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Meet Loudoun’s “Wine Professor” BY JAN MERCKER

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hen sommelier Kevin Chung was laid off from his job as a manager at a local winery, he was depressed and disheartened.

But Chung turned a negative plot twist on its head with the mantra “sip happens.” In a classic COVID pivot, he followed his dream of launching a wine education business. The passionate, high-energy 29-year-old launched The Wine Professor LLC this spring and kicked off his offerings with a series of tastings at Fleetwood Farm Winery. Chung is on a mission to demystify and put the fun in wine for consumers looking to learn more. As a master sommelier and wine educator, his role is to help people figure out what they like and why they like it and get to know their palates. “It’s really understanding what you like and dislike. … Your palate is completely different from mine,” Chung said. “For you to understand your palate, the fun part is to drink different types of wine, different styles of wine from all around the world—with me helping guide them.” Chung, who grew up in Ashburn, fell in love with wine in college and went on to become a master sommelier. But it’s experiences around tables with friends that helped him hone in on the power of wine to bring people together— and that’s what he hopes to share with the Loudoun community. “It’s the experience around wine that really drew me to it,” he said. While helping run the tasting room at Stone Tower Winery, Chung had a chance to meet one of his inspirations, the noted sommelier OCTOBER 2021

The Wine Professor Kevin Chung leads participants on a tour of Italian wines during a recent program at Fleetwood Farm Winery in Ashburn.

Fred Dame, a godfather figure in the wine community. “His rule of thumb is never open a bottle of wine unless there’s at least four people to share because it’s not the bottle of wine that you fall in love with, it’s the stories that are shared around the bottle of wine,” Chung said. Chung’s series focusing on Italian wines at Fleetwood Farm drew wine lovers throughout the month of July. He’s planning more educational tastings focusing on different wine regions at local wineries and is also forging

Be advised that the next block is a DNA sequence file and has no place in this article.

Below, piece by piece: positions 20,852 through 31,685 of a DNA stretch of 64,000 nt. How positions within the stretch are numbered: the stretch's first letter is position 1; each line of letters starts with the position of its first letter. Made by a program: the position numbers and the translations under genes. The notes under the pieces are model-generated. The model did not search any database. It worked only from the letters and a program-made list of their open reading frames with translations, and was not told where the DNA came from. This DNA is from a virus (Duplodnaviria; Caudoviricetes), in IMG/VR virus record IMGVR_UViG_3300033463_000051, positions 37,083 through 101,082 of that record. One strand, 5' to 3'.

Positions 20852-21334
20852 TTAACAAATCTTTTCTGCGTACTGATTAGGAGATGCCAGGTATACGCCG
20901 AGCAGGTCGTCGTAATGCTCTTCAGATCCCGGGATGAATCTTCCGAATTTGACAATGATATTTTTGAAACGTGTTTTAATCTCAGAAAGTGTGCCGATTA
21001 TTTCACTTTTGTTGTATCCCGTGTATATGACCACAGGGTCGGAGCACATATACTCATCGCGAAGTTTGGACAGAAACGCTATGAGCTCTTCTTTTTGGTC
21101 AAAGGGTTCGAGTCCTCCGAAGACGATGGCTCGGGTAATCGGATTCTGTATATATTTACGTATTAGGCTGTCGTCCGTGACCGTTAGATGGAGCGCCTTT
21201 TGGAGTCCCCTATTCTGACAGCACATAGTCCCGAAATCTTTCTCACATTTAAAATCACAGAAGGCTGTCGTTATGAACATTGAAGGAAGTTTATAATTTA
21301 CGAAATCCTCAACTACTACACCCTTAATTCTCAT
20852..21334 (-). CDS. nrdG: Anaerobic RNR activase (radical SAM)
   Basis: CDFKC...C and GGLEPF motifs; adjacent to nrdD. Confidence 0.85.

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WINE PROFESSOR

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contacts with area chefs to offer fun and educational tastings at private parties and wine dinners.

After college, Chung spent several years as a consultant in the healthcare industry but realized the corporate world wasn’t for him. “It was so limiting,” he said.

Chung, a Broad Run High School grad, first got hooked on wine in an oenology class at Ohio Wesleyan College. As a student, Chung thought the class would be a fun excuse to sip wine in school but learned it was instead a deep and rigorous dive into the science, history and geography of wine.

Chung left his consulting job and returned to his love of wine. He snagged an apprentice level job as a “cellar rat” with Fabbio Trabocchi’s DC-based Fiola restaurant group and worked behind the scenes while studying for his Court of Master Sommeliers test. After earning a top score, Chung made it to the floor as a sommelier in his early twenties.

“In my college-age mind, all I heard was:

Chung, who also holds a Level Three certification through the Wine and Spirit Education Trust, wanted to return to Loudoun and tap into the burgeoning wine industry in the region he calls home. He worked for several years as a manager at Stone Tower, and his layoff during the pandemic was a big blow.

‘I get to study and drink wine for a class, sign me up’! But it was by far the hardest class I ever took,” he said.

WINE PROFESSOR

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The Wine Professor Kevin Chung preps the table for a recent tasting event exploring Italian wines at Fleetwood Farm Winery in Ashburn.

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WINE PROFESSOR

“Hospitality took a very large hit during COVID,” he said. “I remember vividly for a week not being able to fall asleep, questioning my talents, questioning where did I go wrong? What really pushed me through was calling my support group, my mentors across different industries and talking it out.” Chung considered a return to the 9-to-5 corporate world but decided it was time to finally launch the Wine Professor business he’d been dreaming about for several years. Chung reached out to mentors in the wine and business worlds to get thoughts on what was really needed in the region’s wine industry. “The resounding answer was the education piece—and in a way where it’s less pretentious. Wine can be very intimidating, and it’s a turnoff for a lot of folks,” he said. For more information about Kevin Chung and The Wine Professor LLC, go to facebook.com/TheWineProfessor or @thewineprofessor on Instagram.